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Monarchs, Ministers, and Maps: The Emergence of Cartography as a Tool of Government in Early Modern Europe
edited by David Buisseret
University of Chicago Press, 1992
Cloth: 978-0-226-07987-5
Library of Congress Classification GA781.M76 1992
Dewey Decimal Classification 526.094

ABOUT THIS BOOK | TOC
ABOUT THIS BOOK
In the sixteenth century, European rulers attempting to
consolidate their power realized that better knowledge of
their lands would strengthen their control over them. By
1550, the cartographer's art had already become an important
instrument for bringing territories under the control of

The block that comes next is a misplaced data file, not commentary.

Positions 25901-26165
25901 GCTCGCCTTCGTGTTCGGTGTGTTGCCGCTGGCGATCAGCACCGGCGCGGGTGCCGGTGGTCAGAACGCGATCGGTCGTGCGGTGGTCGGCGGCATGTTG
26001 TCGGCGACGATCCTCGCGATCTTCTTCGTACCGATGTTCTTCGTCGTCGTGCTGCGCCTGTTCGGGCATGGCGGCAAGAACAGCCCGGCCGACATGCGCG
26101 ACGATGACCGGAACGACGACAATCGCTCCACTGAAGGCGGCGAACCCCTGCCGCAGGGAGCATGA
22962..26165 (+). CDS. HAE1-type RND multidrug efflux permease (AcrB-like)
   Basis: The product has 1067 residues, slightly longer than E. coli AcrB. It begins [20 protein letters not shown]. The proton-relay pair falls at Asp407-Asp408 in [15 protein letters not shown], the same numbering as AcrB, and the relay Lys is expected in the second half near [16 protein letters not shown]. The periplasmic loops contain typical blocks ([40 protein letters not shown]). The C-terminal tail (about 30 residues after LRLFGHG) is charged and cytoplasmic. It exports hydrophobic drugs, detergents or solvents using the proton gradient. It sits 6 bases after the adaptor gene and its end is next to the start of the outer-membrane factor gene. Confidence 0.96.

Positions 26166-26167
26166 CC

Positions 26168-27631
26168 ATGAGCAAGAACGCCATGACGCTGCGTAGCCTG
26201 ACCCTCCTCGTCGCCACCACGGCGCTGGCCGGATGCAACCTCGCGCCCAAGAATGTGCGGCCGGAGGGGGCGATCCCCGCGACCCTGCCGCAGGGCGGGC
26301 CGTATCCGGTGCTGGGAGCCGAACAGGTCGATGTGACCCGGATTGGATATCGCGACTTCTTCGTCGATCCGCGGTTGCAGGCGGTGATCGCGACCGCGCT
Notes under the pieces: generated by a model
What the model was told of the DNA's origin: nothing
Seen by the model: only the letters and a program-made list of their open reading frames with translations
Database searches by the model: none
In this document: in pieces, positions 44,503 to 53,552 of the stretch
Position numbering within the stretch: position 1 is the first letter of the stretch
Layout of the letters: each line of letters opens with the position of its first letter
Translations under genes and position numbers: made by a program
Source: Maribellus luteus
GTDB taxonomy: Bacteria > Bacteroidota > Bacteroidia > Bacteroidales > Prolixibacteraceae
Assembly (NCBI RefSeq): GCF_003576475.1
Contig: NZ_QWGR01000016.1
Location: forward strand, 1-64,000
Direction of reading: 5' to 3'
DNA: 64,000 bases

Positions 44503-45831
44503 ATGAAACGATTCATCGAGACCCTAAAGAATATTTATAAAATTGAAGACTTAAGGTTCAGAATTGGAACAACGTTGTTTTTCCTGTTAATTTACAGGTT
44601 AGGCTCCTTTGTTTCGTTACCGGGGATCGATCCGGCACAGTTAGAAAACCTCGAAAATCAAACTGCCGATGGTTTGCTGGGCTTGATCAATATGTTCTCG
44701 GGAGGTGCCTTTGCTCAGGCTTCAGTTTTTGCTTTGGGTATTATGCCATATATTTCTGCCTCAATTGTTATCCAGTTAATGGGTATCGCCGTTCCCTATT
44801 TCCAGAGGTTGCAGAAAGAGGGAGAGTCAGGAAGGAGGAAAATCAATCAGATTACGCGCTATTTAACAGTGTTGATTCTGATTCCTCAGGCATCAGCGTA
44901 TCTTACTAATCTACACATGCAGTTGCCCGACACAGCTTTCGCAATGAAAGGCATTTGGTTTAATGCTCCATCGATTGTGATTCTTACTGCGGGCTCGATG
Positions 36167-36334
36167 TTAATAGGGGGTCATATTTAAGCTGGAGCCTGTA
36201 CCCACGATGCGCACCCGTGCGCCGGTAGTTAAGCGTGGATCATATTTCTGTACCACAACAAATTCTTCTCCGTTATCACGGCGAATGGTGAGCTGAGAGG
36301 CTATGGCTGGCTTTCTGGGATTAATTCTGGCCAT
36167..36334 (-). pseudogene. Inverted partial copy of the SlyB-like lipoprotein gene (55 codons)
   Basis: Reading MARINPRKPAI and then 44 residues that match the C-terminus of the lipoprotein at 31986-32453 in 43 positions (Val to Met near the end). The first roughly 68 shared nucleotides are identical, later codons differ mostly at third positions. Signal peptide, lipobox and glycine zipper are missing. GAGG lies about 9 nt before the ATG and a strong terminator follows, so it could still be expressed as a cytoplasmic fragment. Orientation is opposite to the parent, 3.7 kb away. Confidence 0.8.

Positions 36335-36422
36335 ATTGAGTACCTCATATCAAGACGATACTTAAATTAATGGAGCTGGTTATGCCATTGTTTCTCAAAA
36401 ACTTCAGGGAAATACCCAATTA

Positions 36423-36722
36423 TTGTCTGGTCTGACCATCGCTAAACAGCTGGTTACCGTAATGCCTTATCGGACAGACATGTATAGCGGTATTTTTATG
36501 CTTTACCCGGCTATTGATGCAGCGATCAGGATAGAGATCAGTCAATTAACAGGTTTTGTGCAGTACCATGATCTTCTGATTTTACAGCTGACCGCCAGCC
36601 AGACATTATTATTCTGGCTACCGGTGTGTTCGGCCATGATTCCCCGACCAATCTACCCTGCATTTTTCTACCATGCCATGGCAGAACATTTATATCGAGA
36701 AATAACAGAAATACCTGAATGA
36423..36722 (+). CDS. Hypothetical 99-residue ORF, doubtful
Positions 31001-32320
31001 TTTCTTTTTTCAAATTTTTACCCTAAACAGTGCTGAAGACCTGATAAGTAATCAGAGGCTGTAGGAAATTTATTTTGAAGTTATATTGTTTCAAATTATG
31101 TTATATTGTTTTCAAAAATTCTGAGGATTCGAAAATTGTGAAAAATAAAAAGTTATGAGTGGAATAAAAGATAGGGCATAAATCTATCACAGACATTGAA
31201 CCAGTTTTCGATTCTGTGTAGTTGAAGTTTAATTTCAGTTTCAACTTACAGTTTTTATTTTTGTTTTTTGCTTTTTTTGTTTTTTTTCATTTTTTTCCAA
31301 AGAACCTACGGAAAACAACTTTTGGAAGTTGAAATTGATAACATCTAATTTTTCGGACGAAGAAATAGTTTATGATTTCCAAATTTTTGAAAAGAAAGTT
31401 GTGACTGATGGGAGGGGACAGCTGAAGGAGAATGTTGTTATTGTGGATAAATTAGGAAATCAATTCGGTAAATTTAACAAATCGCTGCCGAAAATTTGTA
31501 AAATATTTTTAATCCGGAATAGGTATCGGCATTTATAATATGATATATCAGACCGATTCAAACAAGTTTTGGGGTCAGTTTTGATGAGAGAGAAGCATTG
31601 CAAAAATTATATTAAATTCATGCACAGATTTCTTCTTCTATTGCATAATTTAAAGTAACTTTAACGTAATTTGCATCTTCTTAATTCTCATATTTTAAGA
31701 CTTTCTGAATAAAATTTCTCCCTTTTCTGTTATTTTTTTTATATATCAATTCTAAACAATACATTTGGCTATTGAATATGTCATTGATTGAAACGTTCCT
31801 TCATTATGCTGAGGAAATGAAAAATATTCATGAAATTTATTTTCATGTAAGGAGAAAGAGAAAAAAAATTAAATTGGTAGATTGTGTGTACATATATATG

centralized government; increasing governmental reliance on
maps stimulated the refinement of cartographic techniques
throughout the following century.

This volume, a detailed survey of the political uses of
cartography between 1400 and 1700 in Italy, France, England,
Poland, Austria, and Spain, answers these questions: When
did monarchs and ministers begin to perceive that maps could
be useful in government? For what purposes were maps
commissioned? How accurate and useful were they? How did
cartographic knowledge strengthen the hand of government?
The chapters offer new insights into the development of
cartography and its role in European history.

Contributors to the volume are John Marino, Peter
Barber, David Buisseret, Geoffrey Parker, James Vann, and
Michael J. Mikòs.

See other books on: Buisseret, David | Cartography | Early Modern Europe | Emergence | Maps
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